I also spent a couple of lunch breaks mocking up a FlickFleet box:

Mock up of a FlickFleet box design

What are your thoughts? Obviously, the art is just placeholders at the moment, to get a feel for the composition. Feedback on twitter earlier in the week was it wasn't clear that the shadowy hand was flicking the beige ship - maybe extending the middle to little fingers would help.

Sunday, February 11

FlickFleet Status Update

I'm investing a lot of time into FlickFleet at the moment. A couple of weeks ago it was preparing for the Cardboard Edison Award entry, and then getting Paul's prototype ready to hand over. I've decided to redo the rule book before sending out the remaining prototypes as the one I did for Cardboard Edison was pretty rushed. I think it was ok to learn the game from, but it needed more diagrams and some examples and that was too big a job to do before the submission deadline. I've been working a bit on that this week, and also starting to think about the design assets I need to publish it: box art, pretty rule book and a logo.

Sunday night we had another very broken night's sleep with The Baby (neither 2:25am nor 4:15am are time to start the day - she was confused). I ended up being awake for two and a half hours as in between calming her down enough to get her back to sleep I was lying in bed desperately trying to sleep, but actually designing the logo and box art in my head :-(

Paul and I have also been thinking about another action for ships - the helm. It was in a very early cut of the game but disappeared when the ships began to move with flicking instead of templates. Adding it in again adds another hard decision to make and removes some of the frustration (but also the fun) of a bad flick ending up with a ship pointing in a crazy direction. I need to try it out this week to see if it improves things.

I've a first cut at a manufacturing cost too. Unlike X-Wing I wanted the game to come with everything you need, rather than the bear minimum required to play. It looks like that is going to end up retailing around £35-40, rather than the £25-30 I was aiming for. I'll have to do some market research to see if that's a show stopper for people...

This week's goal, after my father-in-law departs is to finish off and post the prototypes, which means finishing the rules upgrade first!

Monday, February 5

FlickFleet: A Meeting of Minds

This week just gone has been all about FlickFleet. At the beginning of the week I was trying to get everything in place for a Cardboard Edison Award submission. I needed a short intro (easy!), a rulebook (needed a lot of work!) and a less than 5 minute video overview. I revised the rulebook, adding a few more diagrams and three scenarios (only one of which I'd tested!) and then ran out of time. I think it's just about good enough to learn the game from, but it desperately needs another revision with more diagrams and some examples. The final piece of the puzzle was a video which my mate Wilka helped me with. As always when you see your hear yourself in recorded form it was excruciating. I've a face for radio and a voice for silent films. It's hard to imagine that someone could make a game as fun as FlickFleet sound more boring. Next time, I need to bring some energy, enthusiasm and personality.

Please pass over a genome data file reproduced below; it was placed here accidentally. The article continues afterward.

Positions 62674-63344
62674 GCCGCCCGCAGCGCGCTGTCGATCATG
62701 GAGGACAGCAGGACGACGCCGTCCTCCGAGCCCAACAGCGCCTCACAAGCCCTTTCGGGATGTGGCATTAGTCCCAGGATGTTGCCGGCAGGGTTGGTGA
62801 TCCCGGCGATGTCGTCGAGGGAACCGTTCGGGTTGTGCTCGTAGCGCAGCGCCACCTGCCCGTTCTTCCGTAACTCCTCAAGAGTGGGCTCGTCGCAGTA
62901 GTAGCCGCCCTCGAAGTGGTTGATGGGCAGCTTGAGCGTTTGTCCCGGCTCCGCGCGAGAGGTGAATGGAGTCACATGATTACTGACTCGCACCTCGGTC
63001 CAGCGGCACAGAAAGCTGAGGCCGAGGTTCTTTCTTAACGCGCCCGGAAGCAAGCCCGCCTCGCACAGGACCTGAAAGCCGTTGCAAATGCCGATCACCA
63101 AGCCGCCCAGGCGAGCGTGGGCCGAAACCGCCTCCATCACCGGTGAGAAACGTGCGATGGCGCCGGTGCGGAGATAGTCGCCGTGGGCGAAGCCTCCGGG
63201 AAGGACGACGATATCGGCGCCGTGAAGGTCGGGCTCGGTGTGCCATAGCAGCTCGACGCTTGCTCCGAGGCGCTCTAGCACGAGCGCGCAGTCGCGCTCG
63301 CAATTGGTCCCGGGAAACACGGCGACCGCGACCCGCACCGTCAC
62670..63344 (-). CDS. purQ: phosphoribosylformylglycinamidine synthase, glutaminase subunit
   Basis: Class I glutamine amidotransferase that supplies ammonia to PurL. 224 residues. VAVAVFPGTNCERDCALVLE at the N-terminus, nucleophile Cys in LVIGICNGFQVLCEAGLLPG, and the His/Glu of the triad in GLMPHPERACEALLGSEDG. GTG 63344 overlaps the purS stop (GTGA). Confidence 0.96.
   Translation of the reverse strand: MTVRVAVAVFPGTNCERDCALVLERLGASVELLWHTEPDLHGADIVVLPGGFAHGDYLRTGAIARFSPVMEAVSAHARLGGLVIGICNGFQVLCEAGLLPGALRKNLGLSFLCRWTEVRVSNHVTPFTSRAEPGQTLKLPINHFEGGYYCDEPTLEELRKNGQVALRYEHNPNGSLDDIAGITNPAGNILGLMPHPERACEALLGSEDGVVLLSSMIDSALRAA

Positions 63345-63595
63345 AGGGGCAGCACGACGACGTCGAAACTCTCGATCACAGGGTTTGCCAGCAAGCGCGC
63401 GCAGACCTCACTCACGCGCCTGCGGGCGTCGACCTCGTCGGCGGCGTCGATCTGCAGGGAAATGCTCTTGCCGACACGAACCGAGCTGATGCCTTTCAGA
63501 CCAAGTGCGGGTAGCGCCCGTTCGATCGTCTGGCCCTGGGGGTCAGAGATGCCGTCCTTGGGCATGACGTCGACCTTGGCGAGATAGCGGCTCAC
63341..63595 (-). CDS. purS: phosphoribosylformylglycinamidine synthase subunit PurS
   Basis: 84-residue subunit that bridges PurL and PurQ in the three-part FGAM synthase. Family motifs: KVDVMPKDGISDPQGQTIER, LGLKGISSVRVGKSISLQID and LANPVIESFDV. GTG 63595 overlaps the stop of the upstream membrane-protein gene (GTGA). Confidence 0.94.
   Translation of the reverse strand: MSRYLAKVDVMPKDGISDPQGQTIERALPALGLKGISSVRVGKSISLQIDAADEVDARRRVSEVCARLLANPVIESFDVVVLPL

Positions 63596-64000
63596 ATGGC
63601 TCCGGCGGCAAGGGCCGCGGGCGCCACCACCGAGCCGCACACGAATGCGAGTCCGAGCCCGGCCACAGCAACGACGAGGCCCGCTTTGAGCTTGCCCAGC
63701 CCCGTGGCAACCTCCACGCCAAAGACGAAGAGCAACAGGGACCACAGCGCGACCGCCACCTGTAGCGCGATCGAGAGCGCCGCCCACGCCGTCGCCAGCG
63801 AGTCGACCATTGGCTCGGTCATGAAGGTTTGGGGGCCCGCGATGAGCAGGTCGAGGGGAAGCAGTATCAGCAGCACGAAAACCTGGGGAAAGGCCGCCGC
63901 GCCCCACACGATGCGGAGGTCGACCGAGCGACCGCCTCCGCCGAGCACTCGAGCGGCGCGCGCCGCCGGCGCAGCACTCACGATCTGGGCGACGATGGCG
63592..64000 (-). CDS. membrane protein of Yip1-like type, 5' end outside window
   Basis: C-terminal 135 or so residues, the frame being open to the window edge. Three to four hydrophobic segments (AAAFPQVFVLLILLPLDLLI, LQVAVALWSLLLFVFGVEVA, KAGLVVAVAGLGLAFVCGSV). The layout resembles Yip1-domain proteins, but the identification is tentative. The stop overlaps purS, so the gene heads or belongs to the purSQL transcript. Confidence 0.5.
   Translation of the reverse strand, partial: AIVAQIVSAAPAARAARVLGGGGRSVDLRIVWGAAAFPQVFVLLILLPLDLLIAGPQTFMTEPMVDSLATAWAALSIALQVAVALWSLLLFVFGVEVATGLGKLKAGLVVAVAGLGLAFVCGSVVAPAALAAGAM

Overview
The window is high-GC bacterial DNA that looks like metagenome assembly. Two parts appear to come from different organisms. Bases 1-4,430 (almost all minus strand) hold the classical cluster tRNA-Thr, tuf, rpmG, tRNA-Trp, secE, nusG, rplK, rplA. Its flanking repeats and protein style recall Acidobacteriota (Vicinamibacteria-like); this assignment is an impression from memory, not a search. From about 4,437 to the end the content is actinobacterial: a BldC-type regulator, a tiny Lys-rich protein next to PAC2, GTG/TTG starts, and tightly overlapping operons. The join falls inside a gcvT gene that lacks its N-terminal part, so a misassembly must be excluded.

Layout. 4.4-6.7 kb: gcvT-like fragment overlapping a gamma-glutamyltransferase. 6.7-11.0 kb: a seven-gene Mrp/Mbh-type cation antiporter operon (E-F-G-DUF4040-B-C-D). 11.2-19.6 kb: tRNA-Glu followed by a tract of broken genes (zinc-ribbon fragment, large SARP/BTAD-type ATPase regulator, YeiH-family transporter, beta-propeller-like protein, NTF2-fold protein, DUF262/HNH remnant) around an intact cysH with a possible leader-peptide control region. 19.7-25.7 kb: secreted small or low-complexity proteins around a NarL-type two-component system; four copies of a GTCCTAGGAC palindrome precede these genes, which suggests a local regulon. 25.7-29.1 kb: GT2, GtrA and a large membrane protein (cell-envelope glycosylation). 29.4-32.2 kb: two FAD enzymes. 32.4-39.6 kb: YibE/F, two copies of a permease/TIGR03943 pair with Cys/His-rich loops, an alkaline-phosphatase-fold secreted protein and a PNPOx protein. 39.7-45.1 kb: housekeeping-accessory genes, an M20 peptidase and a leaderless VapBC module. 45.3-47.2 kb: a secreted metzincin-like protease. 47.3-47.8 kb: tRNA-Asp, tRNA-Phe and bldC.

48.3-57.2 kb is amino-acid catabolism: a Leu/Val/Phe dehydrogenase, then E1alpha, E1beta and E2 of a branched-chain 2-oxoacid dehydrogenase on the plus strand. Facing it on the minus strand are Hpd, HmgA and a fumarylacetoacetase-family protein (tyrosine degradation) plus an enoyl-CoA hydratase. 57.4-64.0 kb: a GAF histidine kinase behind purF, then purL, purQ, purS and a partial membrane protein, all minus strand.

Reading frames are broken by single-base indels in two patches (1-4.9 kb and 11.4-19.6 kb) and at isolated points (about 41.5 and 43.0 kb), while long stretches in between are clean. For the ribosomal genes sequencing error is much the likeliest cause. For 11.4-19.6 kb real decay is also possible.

But, I submitted it anyway. I'm really hoping to get some decent feedback from the process. I'm one of 192 entrants, of which about ten will be chosen as finalists based on the overview, video and rulebook. Those finalists will have to submit a prototype at the end of the month.

With the Award submission out of the way, the next focus is making some prototypes. I spent three of my lunch breaks last week on that: taking the second set of perspex (delivered to me and not random stranger in London) to give to my mate Dan for laser cutting; collecting a bag of pieces from Dan and then collecting the ship dashboards from the printers (my printer is still broken).

I wanted to get at least one finished, before my mate Paul (the co-designer) arrived for the weekend with his family on Friday evening. I had to strip the plastic coatings off the ships, bag the ships and wooden bits, cut out the dashboards, make a box and finally fold and staple the rulebooks. I finished five minutes after they arrived!

Paul's prototype in the flesh

Paul had the original idea for FlickFleet back in the Summer of 2016 and has had several critical ideas during the development. Until now though the only copy in existence has been mine and I've been doing the lion's share of the playtesting and development.

Now Paul finally has his own copy for testing with his friends, and it meant that we had a updated version to try out together over the weekend. We ended up playing all the scenarios (the two I hadn't tried yet twice each, and the other one once) and managed to work out a couple of kinks. The new jigsawed bombers worked much better and the scenarios were surprisingly together and fun considering I'd just thought them up one morning on the way to work and then typed them up. We also spent the day on Sunday with Paul coming up with scenario after scenario. I'm hoping to have four or five in the rulebook and then a bunch more on the website - for a long time this looked like it would be a bit of a stretch, now, not so much!

Scenario testing

This week I'm travelling for work again, but I'm also hoping to get some more prototypes done for sending out to some blind playtesters.